A new chef and a well-designed food truck weren't enough to overcome a bad plate of brisket for Sandy Digiovanni last night on America's Next Great Restaurant.
Despite high praise for Sinners and Saints -- an innovative concept that offered diners either a healthy or a decadent version of a dish -- Digiovanni had chef/host Bobby Flay inform her that the panel would "not be investing in her restaurant."
This episode was the food truck challenge, in which the seven entrepreneurs still on the show had to design (business test No. 1) and run a food truck for a day hoping to turn a profit (business test No. 2).
The most pressing issue of the design stage came from Joey, who tells America that it is "time to let saucy balls go," referring to the Saturday Night Live-ready name for his meatball restaurant.
"I think it's obvious," Flay says.
"I was thinking spaghetti and meatballs," Joey says.
There is a long pause. "Brooklyn ... Meatballs," Curtis Stone suggests.
Joey looks at him blankly. This conversation could not be more awkward.
"Brooklyn Meatball Club, Brooklyn Meatball Company?" Flay says.
"I love it. Brooklyn Meatball Company," Joey says.
Digiovanni has a new chef, Lance, who is moving a mile a minute and appears to be a close talker. The episode has spent a lot of early camera time with Digiovanni, which is never a good sign.
"Lance has a little too much energy for me," Digiovanni says. "I have no idea how to rodeo him in."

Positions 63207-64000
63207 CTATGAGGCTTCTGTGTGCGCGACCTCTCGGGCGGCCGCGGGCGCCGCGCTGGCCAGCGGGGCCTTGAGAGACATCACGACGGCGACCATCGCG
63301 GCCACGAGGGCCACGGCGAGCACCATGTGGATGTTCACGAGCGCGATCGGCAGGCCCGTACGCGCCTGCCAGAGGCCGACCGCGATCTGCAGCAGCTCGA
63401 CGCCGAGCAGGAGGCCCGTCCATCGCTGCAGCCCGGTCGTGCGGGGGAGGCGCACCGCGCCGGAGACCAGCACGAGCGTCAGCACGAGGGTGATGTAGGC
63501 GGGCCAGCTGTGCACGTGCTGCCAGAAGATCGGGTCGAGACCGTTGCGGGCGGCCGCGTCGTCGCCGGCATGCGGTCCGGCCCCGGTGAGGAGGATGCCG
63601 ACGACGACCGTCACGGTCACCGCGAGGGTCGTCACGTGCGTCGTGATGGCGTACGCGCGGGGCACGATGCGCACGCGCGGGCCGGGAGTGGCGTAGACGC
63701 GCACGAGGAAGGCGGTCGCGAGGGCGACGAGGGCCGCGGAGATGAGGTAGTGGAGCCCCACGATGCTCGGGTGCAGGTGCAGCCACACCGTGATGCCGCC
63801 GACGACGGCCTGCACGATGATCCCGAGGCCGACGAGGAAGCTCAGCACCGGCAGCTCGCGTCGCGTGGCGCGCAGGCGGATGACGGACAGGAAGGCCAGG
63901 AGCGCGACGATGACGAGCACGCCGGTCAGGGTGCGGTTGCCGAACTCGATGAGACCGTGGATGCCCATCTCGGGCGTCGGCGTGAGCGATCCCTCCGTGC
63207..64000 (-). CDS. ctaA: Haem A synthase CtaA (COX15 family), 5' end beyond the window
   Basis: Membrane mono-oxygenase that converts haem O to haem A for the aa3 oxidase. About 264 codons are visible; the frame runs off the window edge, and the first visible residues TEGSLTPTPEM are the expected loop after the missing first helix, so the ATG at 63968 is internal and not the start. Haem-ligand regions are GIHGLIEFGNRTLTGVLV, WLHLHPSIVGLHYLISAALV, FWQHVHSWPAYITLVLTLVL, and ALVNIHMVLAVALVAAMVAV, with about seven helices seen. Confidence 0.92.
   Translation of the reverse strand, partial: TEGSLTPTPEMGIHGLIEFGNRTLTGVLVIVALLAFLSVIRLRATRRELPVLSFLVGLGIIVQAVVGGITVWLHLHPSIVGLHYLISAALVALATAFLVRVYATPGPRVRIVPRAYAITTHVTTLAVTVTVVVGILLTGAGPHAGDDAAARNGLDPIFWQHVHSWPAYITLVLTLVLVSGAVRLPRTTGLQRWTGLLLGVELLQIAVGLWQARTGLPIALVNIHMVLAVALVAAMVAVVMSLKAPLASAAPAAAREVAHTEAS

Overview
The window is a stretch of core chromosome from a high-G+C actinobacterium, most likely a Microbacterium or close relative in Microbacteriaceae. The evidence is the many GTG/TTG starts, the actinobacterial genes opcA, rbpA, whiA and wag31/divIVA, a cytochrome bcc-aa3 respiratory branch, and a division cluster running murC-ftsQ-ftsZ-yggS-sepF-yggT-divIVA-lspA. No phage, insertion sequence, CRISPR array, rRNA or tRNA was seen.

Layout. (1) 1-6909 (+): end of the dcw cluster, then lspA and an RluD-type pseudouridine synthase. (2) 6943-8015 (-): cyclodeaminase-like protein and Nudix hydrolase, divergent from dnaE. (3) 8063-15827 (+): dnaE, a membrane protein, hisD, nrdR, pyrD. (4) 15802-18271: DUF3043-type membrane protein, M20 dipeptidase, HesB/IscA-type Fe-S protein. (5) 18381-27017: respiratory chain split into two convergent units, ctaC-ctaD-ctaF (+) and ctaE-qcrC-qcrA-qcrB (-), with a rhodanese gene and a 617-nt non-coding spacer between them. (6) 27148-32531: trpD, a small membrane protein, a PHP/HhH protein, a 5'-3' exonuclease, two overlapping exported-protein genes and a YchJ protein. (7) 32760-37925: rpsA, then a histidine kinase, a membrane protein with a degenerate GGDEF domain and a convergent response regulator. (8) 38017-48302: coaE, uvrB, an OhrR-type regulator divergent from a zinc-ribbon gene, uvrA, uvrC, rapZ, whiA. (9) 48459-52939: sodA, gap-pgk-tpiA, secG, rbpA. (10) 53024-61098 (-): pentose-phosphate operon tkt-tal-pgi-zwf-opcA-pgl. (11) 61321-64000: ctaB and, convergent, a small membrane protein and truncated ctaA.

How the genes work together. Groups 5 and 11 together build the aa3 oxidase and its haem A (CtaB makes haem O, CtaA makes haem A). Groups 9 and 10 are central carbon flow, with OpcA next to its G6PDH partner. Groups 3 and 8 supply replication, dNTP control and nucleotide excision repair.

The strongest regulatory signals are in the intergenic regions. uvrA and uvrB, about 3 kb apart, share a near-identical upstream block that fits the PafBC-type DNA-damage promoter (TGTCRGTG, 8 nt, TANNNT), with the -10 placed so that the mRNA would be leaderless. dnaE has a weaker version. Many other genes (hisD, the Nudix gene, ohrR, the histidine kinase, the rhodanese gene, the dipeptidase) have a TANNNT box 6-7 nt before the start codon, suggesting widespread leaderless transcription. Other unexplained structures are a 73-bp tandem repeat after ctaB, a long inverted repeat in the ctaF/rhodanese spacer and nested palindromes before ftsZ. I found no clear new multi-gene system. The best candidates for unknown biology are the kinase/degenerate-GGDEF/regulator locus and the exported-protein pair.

They settle on a menu of barbecued brisket and bacon macaroni and cheese to be served in their food truck. Lance talks about cooking the pasta in bacon fat. That is some new kind of chefery.
The Food Truck Challenge
Four trucks are sent to Hollywood Boulevard. Three trucks go to Sunset Boulevard. Not surprisingly, there's less foot traffic on Sunset. Surprisingly, Chipotle founder Steve Ells and Flay show up in matching fedoras. Today will be a jaunty outing in downtown Los Angeles.
The Grill Billies get flying colors for their grilled chicken sandwich and corn and Spice Coast's Sudhir makes some slamming Indian tacos. Joey gets dinged for a tacky truck, putting a sample of his food out on the counter and giving takeaway packets of red pepper. Jamawn's Soul Daddy truck design is too much about the music of Detroit, and the judges can't believe he used canned green beans. Stephenie of Harvest Sol, who is offering healthy, Mediterranean-inspired food, received a lecture on using canned chickpeas. Digiovanni's food truck is the last to be judged.
It doesn't start well after Stone finds a piece of fat in his salad.
"This is the worst mac and cheese I've ever had," Stone says.
Back at the restaurant row, we learn that none of the contestants made a profit. Joey is invited to come into the investor's suite, which is approximately seven steps in front of restaurant row. Joey is "holding [his company] back." Stephenie, who had the lowest sales, tells the judges that "her concept doesn't lend itself to food trucks."
Digiovanni admits that she is "tired of being raked over the coals" and that chef Lance "belongs on the Deadliest Catch." She's ultimately eliminated because the judges haven't seen what they believe to be the proper execution of her vision.
"It knocked the wind out of my sails. I'm usually the captain of my ship. I wasn't this time. I was a passenger on the Titanic," Digiovanni says.
There are six contestants and five concepts remaining. America's Next Great Restaurant airs at 7 p.m. Sundays on NBC.